With a MyRA, You Can Save and STILL Have a Life in Your 20s

By Sarah Brenner, IRA Technical Expert
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An article titled “If You Have Savings In Your 20s, You’re Doing Something Wrong” has recently gone viral. The article, which got over two million likes on Facebook, suggests that saving for your future in your twenties is a bad idea. It suggests that if you are in your twenties, you would be better off going out, spending money and enjoying life rather than saving for the future. Unfortunately, this is far from the only article lately that has been encouraging young savers to make some poor savings decisions.

No one can argue that if you are in your twenties, you face big savings challenges. This is a generation dealing with record-setting student loans, high housing costs and stagnant wage growth. It’s hard to save for retirement when you are worried about next month’s rent. However, where the much-discussed article goes wrong is with its all-or-nothing approach. It is possible to save for your future and still have a life. There is nothing wrong with starting small when you are young. When it comes to retirement savings, just a small amount contributed early can make a big difference later. For twenty-somethings looking to pay the rent, enjoy life and still save for retirement, there are options. A small salary deferral to a 401(k) or contribution to an IRA is worth considering. Also worth exploring is a new offering on the retirement savings scene, the myRA.

MyRAs are a new retirement savings option aimed at new and/or small savers. These accounts, established in 2014, are Roth IRAs, but come with a few twists. If you are a young saver just starting out in the workforce with a modest income, the myRA offers several benefits. If you need funds to pay for an unexpected expense, like a car repair or a security deposit on an new apartment, you can withdraw contributions from your myRA at any time without a tax or penalty. There are low minimum contribution limits. This eliminates a barrier that small savers often face. While many financial organizations require initial contributions of several hundred dollars to open an IRA, myRAs can be opened with an initial contribution as low as $25. Future contributions, in the form of payroll deductions, also can be as low as a few dollars a paycheck. You actually can launch your retirement savings with contributions that are about the same amount as you would spend on one large frozen coffee drink. Another benefit is that it costs nothing to open the account and there are no maintenance fees charged.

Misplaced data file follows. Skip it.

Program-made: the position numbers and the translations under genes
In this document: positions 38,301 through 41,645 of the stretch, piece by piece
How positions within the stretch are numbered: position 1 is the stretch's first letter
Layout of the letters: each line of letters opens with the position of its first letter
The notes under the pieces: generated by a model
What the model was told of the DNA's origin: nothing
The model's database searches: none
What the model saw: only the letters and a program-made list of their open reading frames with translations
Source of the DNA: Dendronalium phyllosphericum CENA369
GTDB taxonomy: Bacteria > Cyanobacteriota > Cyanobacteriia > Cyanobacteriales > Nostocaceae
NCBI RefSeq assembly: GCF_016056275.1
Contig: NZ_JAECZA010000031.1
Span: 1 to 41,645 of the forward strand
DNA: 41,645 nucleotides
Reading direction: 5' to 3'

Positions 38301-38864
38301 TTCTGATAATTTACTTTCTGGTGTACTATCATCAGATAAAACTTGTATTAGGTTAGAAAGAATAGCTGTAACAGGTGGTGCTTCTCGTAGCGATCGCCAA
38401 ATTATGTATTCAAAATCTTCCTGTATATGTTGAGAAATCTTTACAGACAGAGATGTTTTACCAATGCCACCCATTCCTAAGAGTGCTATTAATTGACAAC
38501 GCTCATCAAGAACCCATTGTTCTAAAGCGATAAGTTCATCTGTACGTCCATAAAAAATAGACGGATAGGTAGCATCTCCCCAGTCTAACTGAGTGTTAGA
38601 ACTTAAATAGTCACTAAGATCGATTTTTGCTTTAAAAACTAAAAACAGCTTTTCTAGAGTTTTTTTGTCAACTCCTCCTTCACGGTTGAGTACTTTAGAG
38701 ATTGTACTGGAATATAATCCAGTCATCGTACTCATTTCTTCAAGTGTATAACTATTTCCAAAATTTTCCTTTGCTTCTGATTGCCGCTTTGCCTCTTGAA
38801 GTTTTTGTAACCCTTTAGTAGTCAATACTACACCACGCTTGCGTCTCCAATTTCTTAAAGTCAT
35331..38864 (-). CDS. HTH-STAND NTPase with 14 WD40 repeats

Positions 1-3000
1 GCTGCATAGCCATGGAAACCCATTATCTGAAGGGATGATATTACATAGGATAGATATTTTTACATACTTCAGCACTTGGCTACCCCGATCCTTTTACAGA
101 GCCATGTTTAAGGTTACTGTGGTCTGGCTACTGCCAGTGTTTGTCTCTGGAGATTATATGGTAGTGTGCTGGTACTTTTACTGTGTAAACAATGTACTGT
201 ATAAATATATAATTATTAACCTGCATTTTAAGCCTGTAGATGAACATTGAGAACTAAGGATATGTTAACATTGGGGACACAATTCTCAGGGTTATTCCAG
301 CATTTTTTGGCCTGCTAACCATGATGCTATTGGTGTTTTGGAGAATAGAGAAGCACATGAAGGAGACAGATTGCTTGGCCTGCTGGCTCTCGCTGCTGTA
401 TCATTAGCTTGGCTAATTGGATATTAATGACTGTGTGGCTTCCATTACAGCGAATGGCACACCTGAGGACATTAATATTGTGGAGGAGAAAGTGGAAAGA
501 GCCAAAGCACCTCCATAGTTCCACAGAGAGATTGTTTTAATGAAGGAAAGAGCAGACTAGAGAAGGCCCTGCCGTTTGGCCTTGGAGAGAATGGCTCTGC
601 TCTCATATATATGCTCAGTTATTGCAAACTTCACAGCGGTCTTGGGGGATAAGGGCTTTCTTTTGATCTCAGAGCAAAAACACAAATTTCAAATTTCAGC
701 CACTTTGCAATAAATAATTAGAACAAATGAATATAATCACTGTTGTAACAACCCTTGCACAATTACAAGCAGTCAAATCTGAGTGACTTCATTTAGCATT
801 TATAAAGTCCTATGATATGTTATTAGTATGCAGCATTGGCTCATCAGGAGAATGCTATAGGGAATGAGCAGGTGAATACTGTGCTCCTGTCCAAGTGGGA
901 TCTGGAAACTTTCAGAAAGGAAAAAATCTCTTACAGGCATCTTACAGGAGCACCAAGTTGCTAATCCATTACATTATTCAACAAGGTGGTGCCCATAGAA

Currently, the only way to open a myRA is through an employer who offers direct deposit of the employees’ paychecks. If your employer does, the Treasury Department has made a letter to explain myRAs and has direct deposit forms available that you can use to give to your employer. The Treasury Department is hopeful that the program will be expanded to both the self-employed and employees without the direct deposit option in the future.  There is only one investment option, a government bond portfolio that will earn interest at the same rate as the Government Securities Investment Fund found in the Federal Thrift Savings Plan. MyRA balances are backed by the full faith and credit of the United States and are guaranteed to never decline in principal value.

MyRAs are subject to all the normal rules for Roth IRAs, including annual maximum contribution limits, the Roth IRA MAGI (modified adjusted gross income) contribution limits and the Roth IRA qualified distribution rules. You can roll over MyRA funds at any time to a regular Roth IRA. When your account balance reaches $15,000, or when you have held a myRA for 30 years – whichever is first – you will be required to roll over the balance to a regular Roth IRA.

It does not have to be all or nothing. With a myRA you can have fun in your twenties and save for a retirement too. A myRA lets you save smaller amounts so you still have enough money left for expenses like rent or student loans and also going out and enjoying life. To learn more or establish a myRA visit the Treasury Department’s website, myRA – my Retirement Account | Home.

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